Padova, known as the city of frescos, but check out the Ghetto

Between Venezia and Vicenza lies the university town of Padova. From science to art, Galileo to Giotto, Padova says to visitors, "I am smart, accomplished, artistic and civilized. Look at me." One becomes dizzy trying to fathom the art, science and culture that this city has harbored over several centuries.

What to do: No visit would be complete without a seeing The Basilica of St. Anthony, but that is an entire discussion for another post.

A smaller less "important" destination attracted me, the former Ghetto. Via S. Martino e Solferino marks the center of the Ghetto. Beginning in the 14th century Jews established a neighborhood in this area of the city. Then in the 17th century 4 doors quite purposefully segregated them from the rest of the populous.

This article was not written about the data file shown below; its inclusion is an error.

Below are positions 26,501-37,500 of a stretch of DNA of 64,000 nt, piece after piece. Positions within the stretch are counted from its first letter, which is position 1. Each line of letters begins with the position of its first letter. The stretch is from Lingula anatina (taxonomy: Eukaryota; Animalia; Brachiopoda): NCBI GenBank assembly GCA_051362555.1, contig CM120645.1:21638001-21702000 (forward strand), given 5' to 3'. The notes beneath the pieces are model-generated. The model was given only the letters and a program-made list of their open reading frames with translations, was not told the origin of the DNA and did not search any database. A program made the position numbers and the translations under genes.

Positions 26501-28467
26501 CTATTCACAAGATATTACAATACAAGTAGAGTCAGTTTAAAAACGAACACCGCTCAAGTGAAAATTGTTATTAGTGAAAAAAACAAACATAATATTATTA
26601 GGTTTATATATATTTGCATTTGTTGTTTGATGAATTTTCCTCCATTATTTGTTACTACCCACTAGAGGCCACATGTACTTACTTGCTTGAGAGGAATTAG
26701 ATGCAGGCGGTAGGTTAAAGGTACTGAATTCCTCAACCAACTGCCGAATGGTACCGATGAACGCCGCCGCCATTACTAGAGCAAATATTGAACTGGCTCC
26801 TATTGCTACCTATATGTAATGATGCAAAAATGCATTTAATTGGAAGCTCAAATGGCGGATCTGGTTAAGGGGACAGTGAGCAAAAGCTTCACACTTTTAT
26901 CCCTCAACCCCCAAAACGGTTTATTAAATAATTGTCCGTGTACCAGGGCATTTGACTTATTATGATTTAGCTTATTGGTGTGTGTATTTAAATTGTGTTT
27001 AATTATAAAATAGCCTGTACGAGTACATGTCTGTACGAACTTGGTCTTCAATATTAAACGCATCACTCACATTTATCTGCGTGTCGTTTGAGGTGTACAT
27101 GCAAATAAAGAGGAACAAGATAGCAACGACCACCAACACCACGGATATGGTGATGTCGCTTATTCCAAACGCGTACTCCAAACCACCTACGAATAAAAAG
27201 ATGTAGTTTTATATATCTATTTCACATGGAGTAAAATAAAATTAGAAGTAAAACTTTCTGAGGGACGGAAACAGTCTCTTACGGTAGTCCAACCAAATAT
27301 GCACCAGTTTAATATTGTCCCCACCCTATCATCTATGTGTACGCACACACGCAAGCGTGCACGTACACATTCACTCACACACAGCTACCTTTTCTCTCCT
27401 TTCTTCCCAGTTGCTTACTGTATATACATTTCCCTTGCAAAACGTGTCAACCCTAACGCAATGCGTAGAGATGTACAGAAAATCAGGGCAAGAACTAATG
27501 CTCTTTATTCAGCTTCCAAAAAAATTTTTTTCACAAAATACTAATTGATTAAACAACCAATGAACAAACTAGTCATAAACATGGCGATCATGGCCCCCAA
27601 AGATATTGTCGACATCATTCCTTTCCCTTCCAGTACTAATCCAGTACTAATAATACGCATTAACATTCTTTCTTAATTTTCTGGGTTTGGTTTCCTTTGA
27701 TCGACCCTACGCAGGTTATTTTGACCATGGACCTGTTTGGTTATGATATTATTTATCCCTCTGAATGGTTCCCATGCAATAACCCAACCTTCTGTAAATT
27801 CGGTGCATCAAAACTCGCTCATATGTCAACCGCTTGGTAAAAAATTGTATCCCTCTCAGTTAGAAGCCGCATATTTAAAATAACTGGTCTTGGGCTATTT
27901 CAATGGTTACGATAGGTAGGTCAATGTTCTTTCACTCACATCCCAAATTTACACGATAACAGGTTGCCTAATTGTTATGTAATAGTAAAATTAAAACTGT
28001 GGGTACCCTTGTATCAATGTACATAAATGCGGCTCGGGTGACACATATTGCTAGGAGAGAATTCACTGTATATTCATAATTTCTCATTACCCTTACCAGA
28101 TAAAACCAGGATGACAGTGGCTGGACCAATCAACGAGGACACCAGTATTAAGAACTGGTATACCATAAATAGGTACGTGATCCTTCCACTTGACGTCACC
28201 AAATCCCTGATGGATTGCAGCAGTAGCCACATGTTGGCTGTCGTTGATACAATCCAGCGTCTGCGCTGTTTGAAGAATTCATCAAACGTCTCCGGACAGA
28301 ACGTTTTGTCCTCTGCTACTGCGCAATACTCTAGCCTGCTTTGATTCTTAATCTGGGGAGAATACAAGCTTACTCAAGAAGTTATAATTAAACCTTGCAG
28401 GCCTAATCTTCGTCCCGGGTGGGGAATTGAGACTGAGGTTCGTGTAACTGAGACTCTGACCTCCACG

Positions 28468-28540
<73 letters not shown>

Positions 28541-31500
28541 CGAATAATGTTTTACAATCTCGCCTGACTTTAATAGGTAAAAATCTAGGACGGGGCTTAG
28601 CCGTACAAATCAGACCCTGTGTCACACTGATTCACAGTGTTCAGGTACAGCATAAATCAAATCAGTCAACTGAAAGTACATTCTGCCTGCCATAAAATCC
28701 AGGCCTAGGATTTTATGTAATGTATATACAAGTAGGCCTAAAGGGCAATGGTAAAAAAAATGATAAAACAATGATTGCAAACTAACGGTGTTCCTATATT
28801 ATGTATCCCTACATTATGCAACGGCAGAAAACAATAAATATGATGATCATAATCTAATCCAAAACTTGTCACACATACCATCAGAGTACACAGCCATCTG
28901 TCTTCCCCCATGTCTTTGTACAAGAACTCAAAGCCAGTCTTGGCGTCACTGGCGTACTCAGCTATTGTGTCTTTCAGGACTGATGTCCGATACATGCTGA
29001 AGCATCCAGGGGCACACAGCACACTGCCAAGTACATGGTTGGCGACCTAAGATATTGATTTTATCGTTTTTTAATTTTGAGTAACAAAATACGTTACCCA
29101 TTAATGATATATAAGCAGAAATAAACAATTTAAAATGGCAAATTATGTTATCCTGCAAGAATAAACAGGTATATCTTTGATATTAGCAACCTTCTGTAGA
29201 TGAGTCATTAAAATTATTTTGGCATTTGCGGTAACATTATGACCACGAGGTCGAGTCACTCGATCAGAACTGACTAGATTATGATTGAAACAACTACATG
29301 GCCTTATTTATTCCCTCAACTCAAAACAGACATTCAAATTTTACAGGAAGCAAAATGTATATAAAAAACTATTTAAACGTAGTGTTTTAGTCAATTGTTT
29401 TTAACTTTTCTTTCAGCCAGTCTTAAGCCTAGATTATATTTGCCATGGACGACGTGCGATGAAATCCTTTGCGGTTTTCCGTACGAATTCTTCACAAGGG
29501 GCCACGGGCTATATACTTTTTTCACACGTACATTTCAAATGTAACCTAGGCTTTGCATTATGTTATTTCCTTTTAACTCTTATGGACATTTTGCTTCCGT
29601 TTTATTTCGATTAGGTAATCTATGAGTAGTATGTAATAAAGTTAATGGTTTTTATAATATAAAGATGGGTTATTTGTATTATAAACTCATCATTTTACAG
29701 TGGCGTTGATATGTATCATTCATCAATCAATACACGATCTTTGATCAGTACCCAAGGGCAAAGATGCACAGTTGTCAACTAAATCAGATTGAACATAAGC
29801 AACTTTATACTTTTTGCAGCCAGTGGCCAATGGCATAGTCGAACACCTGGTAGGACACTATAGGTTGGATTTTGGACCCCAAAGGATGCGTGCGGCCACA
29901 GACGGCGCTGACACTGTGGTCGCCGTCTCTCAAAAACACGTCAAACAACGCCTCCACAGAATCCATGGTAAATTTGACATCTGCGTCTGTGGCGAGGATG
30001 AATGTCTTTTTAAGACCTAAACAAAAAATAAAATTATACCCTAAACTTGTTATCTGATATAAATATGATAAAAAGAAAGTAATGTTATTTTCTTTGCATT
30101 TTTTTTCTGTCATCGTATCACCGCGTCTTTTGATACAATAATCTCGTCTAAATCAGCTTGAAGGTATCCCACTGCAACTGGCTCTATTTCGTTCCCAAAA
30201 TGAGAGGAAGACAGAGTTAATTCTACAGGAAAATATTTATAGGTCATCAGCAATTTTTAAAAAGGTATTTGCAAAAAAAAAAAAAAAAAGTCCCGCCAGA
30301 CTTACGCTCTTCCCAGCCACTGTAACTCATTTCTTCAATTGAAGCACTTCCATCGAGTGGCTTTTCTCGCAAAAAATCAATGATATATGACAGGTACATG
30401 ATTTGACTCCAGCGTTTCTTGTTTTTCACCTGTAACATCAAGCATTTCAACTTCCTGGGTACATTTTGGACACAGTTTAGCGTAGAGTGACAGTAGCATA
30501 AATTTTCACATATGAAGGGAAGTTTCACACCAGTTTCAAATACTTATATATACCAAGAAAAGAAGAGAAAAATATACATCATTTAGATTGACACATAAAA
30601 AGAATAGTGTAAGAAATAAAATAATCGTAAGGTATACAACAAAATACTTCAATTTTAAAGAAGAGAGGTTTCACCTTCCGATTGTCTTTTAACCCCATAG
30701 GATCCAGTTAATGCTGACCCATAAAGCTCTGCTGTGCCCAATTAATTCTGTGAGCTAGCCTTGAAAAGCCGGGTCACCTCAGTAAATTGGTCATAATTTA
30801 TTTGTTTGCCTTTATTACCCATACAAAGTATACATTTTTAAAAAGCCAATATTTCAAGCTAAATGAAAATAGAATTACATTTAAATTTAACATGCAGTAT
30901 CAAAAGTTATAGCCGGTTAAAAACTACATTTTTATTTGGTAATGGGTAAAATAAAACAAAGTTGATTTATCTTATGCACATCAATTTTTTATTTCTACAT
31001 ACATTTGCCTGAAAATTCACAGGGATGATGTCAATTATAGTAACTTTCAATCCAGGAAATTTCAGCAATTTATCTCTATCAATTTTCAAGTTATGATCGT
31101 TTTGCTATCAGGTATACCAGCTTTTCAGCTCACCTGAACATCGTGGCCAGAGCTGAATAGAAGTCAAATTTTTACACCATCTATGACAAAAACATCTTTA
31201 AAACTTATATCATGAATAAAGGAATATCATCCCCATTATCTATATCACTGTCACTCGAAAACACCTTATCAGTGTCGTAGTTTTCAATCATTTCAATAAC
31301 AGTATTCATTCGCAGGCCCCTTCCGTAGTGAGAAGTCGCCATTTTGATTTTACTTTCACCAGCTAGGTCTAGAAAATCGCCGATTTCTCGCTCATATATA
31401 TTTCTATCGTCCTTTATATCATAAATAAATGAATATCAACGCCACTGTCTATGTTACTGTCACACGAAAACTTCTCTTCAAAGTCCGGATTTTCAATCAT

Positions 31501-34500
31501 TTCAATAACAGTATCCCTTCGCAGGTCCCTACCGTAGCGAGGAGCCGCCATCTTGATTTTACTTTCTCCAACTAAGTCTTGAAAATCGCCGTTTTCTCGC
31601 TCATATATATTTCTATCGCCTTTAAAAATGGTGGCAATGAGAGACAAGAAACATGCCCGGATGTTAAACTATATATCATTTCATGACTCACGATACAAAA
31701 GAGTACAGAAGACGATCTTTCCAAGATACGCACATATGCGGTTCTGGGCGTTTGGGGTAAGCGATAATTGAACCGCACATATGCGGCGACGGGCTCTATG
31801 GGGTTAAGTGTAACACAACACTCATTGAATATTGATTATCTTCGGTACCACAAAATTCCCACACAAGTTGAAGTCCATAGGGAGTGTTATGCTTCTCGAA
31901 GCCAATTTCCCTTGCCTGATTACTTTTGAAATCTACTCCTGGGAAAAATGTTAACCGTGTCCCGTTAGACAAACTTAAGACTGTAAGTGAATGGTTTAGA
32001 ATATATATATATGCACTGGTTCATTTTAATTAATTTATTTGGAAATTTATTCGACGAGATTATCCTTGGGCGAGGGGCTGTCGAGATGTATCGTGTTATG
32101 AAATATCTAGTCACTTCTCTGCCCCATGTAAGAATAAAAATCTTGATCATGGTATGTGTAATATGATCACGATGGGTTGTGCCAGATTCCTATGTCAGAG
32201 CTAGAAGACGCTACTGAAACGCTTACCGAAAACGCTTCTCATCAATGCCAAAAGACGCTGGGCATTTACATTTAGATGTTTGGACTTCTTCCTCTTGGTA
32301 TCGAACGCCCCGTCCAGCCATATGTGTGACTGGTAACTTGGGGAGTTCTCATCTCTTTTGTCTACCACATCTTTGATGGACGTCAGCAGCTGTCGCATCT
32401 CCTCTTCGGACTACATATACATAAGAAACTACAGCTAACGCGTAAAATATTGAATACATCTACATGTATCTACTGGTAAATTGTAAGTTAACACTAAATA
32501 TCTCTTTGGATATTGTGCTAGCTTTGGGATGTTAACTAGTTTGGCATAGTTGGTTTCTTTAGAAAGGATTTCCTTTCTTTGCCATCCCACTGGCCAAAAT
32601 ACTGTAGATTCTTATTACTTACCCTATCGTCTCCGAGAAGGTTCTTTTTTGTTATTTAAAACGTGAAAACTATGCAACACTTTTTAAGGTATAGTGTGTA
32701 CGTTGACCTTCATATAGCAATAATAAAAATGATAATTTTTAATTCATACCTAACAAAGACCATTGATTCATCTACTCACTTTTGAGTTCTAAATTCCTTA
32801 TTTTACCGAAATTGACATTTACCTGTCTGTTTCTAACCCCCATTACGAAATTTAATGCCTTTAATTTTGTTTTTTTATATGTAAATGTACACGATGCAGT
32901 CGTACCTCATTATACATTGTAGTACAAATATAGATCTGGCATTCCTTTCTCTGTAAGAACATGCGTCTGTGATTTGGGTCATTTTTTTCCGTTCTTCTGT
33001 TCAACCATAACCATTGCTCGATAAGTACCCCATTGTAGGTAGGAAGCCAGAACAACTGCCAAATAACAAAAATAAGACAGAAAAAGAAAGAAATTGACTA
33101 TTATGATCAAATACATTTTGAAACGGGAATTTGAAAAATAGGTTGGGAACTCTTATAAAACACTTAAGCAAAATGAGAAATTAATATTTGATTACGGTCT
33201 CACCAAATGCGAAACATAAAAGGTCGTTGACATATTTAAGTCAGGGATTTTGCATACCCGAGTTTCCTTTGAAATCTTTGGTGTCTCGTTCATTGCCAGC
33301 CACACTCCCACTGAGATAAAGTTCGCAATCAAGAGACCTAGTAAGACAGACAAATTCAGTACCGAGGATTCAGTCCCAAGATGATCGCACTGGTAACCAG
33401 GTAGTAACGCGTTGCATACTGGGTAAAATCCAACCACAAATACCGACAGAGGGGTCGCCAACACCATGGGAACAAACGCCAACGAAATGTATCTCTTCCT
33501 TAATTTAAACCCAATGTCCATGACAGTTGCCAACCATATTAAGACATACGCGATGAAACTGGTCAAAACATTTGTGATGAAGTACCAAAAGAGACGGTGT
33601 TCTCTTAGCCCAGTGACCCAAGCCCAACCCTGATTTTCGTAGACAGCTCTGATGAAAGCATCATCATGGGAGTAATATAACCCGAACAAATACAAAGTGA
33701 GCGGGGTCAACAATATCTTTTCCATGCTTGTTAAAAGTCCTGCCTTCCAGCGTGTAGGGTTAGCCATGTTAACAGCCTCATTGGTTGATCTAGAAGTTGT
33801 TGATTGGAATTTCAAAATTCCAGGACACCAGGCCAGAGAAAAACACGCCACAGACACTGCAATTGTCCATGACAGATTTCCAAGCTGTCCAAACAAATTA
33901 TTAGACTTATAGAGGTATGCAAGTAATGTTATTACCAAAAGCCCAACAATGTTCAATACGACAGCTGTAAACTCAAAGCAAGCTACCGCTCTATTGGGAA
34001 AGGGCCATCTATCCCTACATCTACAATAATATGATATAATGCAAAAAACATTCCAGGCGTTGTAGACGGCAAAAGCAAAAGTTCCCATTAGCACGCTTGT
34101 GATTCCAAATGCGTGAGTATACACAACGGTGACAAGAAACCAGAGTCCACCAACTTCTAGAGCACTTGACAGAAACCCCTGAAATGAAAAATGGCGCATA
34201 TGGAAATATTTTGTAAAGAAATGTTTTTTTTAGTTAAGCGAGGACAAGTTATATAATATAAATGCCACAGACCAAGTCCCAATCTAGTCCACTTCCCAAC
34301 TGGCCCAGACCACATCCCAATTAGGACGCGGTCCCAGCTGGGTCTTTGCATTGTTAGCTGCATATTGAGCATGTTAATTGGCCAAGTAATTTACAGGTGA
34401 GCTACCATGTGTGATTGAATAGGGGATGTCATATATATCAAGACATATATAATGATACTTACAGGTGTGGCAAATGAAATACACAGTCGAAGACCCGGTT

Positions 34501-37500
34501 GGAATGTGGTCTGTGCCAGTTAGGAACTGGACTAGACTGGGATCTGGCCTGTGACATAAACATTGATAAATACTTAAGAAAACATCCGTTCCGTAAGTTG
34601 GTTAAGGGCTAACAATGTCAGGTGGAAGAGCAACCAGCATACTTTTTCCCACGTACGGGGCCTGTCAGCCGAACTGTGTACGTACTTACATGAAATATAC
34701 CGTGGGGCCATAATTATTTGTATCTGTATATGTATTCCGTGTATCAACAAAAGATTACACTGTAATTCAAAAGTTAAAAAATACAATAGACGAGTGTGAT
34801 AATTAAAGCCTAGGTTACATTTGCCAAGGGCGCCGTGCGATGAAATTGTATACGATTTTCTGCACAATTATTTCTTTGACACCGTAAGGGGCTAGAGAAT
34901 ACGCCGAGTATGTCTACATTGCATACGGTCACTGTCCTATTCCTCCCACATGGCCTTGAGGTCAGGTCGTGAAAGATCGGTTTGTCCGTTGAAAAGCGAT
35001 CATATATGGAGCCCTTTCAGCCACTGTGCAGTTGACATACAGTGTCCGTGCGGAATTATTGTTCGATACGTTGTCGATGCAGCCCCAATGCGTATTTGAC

Obviously space in the Ghetto was at a premium, causing many homes to grow up
instead of out. Today the neighborhood is cozy and welcoming. Lanterns oozing a golden glow and narrow pathways, invite tourists, friends and neighbors to linger. Much like New York City's lower-east-side Jewish neighborhoods, the Ghetto has gentrified, groove-i-fied really. It's all chic house-ware stores, shoe stores, local fashion boutiques, and funky bars and restaurants. So if given the time what you might do, is shop!

What to eat: We stopped at Bar Corte Sconta on Via Dell'Arco. This was a small bar open to the street serving up assorted crostini, including a local favorite of baccala, or cod. Swigging Soave, a personal favorite (imported from just miles away), we journalist welcomed a chance to just hang.

Where to stay: Hotel Majestic Toscanelli. I ducked in to this hotel to grab a brochure. Attracted to the facade and the location, it looked like a nice, reasonable four star–but I can't recommend it beyond that.

More on Padova, the Basilica, and an outstanding lunch next.